Fordham and Trandahl did not hide their homosexuality, and they were well-known in Washington's gay community. (Neither returned phone calls for comment.) Others strenuously protect their private life.
"You learn to compartmentalize really well," said one Republican strategist who, as with many gay Republicans interviewed for this article, would talk only anonymously for fear of adversely affecting his career.
'Hard to be a gay Republican'
One of the inevitable facts, said Bennett, the former aide to Dornan, is that "there are just going to be some days when it's hard to be a gay Republican."
When asked why he remains in the party, Bennett gave an answer common to gay Republicans: He said he remained fundamentally in sync with the small government principles of the party and was committed to changing what he considers its anti-gay attitudes.
"I'm fighting hard, every day," said Bennett, who was among a small group of gay Republicans who met with George W. Bush during his 2000 presidential campaign.
Others point out that advancing the beliefs and careers of the boss is a priority in Washington, and staff members are expected to stay in the background. "Discretion is what most members expect from their staff, no matter who you are," said Tracey St. Pierre, who was chief of staff for former Rep. Charles T. Canady, R-Fla.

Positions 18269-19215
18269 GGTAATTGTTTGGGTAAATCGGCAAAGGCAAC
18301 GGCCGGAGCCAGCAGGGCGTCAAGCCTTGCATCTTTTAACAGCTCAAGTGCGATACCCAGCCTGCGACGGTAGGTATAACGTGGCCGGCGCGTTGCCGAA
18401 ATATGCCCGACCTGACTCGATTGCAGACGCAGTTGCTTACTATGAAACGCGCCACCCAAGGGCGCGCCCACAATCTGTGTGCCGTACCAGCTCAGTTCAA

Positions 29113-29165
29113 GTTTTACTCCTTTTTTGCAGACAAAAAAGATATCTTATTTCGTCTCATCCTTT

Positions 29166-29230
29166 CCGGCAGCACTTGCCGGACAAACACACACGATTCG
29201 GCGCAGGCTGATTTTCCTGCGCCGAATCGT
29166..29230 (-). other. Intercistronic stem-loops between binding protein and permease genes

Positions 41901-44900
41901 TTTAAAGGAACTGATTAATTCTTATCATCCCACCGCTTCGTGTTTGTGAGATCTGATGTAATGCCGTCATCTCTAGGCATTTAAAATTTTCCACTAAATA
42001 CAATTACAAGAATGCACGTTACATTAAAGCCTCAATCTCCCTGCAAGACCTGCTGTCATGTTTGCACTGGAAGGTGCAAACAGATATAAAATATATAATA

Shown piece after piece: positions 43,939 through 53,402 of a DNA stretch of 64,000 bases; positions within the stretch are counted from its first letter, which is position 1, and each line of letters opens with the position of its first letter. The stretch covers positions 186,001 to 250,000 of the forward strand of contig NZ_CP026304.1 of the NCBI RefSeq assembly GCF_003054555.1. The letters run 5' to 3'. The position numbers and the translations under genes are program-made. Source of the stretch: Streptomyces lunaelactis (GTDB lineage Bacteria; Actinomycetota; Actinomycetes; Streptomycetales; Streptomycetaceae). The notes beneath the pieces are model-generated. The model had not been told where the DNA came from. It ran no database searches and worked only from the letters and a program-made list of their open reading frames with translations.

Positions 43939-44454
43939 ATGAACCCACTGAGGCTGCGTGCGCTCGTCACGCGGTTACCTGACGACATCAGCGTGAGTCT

"For many conservative Republicans, just being gay in itself is an act of indiscretion," said St. Pierre, who is gay but was not open about it until shortly before leaving Canady's office. When she worked with him in the mid-1990s, one of his chief causes was legislation that would ban same-sex marriage. St. Pierre, who works for a federal agency, considers herself an independent now.
The code of behavior largely extends to Republican politicians themselves, a point underscored by Foley, who only publicly acknowledged this week that he is gay. He appeared in public with women whenever possible and held parties at his Washington home that one guest described as decorated with photographs of himself with attractive women.
Foley had always refused to discuss his sexual orientation, a topic that drew increasing attention as he considered a bid for the Senate in 2004 and rumors about his personal life intensified. He decided not to run.
Despite Foley's silence, people on Capitol Hill assumed he was gay. "It was commonly known on Capitol Hill by staff and members," said Rep. Ray LaHood, R-Ill. "People have their own lifestyles as long as they mind their own business and play by the rules."
Gay members of both parties describe the Foley matter as something that could jeopardize the role that gay men and lesbians have assumed in Republican politics.
One gay Republican campaign strategist said he feared that conservatives would "play to the base" and redouble their efforts to vilify homosexuals.
"It's one of the places the party goes when it's in trouble," he said. "A lot of us are holding our breath to see how this plays out."
“The times, they are a changing”